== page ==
By 1780, creamware, introduced by Josiah Wedgewood 20 years previously, had replaced salt-glazed stoneware as the most common ware for regimental table services; indeed, between 1770 and 1780 nothing but creamware was available in large quantity from the manufactures. The most frequently occurring regimental patterns at this date were the Royal Rim and plain, the latter being produced with either a flat or concave brim. The featheredge was also an institutional pattern, but it was most popular on creamware between 1760 and 1770. Regimental tea ware made of creamware, like that made of slat-glazed stoneware, was usually undecorated (Sussman 2000:49).
Stoneware jug with etched flower design.
The presence of the pôt de crème, however, may suggest a later date. According to John Keefe, an expert in creamware from the New Orleans Museum of Art, this style of dessert dish became extremely popular for a ten year period starting in 1790 and ending sometime around 1800 (Keefe personal communication 2005).
Based on the current video and artifact data, it is suggested that the Mardi Gras Shipwreck Site may date to around 1780-1810. This thirty-year date range is not definite and additional data is necessary before a final determination can be made. One important note, Wedgwood never patented the manufacturing process and as Noël Hume points out “anybody who knew how to make it did so in factories ranging all the way from Bovey Tracy in Devonshire to Leeds in Yorkshire and Glasgow in Scotland” (Noël Hume 1970:128). This critical distinction must be made, as we cannot simply assume that these wares are a Wedgwood production. Rather, it is a descriptive style that guides our questions and research. Additional data and analysis will no doubt provide a clearer picture of the ceramics found at the site as well as a more accurate date for the age of the ship.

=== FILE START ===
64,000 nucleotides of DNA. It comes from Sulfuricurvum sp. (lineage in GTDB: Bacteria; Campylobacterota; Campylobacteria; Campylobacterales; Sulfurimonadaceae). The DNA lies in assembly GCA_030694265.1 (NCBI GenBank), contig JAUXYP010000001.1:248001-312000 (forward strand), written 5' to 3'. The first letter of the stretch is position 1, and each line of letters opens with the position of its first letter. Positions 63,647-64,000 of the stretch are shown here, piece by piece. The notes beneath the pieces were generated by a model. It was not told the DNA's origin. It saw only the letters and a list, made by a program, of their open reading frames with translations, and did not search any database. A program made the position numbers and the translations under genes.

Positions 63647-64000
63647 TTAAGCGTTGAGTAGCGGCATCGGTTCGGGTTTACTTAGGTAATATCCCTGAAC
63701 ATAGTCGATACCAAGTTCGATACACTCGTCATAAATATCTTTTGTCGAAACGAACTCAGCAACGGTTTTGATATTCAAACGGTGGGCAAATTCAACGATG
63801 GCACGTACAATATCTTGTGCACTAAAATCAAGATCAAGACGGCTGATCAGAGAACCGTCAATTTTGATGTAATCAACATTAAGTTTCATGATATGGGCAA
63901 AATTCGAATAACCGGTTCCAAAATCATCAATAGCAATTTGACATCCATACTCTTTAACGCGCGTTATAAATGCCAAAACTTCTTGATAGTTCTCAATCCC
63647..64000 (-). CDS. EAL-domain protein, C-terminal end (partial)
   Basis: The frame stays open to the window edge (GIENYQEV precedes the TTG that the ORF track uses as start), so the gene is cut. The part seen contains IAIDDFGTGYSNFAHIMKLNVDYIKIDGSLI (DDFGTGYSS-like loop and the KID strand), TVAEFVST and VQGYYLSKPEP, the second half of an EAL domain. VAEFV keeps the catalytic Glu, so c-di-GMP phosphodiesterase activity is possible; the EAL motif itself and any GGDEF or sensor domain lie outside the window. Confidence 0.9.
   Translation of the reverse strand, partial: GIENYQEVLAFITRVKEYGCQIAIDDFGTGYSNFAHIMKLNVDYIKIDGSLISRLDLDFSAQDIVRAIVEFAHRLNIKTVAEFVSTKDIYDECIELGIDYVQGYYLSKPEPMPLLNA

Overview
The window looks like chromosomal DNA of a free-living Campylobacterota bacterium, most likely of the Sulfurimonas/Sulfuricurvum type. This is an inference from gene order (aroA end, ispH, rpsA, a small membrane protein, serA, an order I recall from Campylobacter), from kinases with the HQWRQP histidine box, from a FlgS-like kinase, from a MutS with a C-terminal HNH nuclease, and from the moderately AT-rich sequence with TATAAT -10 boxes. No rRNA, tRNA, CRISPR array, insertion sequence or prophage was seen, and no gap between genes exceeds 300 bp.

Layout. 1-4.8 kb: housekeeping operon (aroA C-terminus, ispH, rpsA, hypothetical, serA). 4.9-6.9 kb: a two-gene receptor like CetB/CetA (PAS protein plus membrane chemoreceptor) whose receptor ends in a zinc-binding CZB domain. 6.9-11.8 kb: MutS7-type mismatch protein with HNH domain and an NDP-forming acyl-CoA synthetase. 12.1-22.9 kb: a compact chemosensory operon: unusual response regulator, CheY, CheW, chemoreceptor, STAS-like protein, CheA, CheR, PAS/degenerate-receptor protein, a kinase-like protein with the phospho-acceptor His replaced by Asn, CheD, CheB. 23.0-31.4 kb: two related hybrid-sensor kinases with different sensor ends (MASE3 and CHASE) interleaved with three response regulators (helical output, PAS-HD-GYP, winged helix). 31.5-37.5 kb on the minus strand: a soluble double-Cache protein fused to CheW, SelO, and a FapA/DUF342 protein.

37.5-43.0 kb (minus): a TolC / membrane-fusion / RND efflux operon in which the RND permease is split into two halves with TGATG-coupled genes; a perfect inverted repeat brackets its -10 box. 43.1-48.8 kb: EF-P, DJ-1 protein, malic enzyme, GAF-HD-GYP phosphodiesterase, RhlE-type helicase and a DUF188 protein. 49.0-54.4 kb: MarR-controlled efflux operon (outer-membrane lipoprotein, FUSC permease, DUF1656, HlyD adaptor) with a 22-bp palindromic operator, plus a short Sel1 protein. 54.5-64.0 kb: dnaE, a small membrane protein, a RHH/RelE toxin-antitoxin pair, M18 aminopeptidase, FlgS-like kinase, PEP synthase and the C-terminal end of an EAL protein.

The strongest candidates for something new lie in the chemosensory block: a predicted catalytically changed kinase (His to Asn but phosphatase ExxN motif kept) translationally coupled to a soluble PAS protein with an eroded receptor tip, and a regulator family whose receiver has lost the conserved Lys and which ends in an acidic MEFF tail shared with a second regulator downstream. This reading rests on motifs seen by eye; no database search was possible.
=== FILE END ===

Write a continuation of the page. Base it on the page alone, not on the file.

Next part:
Creamware has a hard, somewhat porous body and thin walls. Crushed, finely ground silicon, feldspar, and occasionally kaolin, were added to the clay (Kybalová 1989:13). This paste is basically the same as that used for white salt-glazed stoneware, but is fired at an earthenware temperature, producing a cream-colored body (Noël Hume 1970:123).
Bisque creamware was dusted with lead powder to produce a light transparent lead glaze when fired. The glaze often pooled in crevices, such as footrings or molded design elements, in yellow or greenish yellow shades. Earlier creamware tends to be a deeper yellow than later vessels but this is not an infallible rule and thus not a reliable marker.
The vast majority of early creamware is plain, though often molded or slip-cast. Decorations in color by overglaze painting and overglaze bat transfer printing, often in imitation of Chinese porcelain, were the main decorative techniques used in the mid-18th century. Transfer printed designs were also painted with overglaze enamels. Underglaze painting with cobalt blue became more extensively used after 1780 (Noël Hume 1970; Miller et al. 1994:220-223).
Annular, "dipped", wares are characterized by bands of color and engine turned designs on hollowware forms, mugs, bowls, and pitchers. Applied slip polychrome designs, known as "common cable" and "cat's eye", plus the dendritic mocha or seaweed motif, were popular annular motifs (Miller 1980; Sussman 1997).
Creamware came in all tableware forms, especially tea wares, and including punch pots, bowls, punch bowls, jugs, and tureens. Decorative pieces such as figurines, latticework baskets, and fancy centerpieces, plus toiletry ware (especially chamber pots) were also made.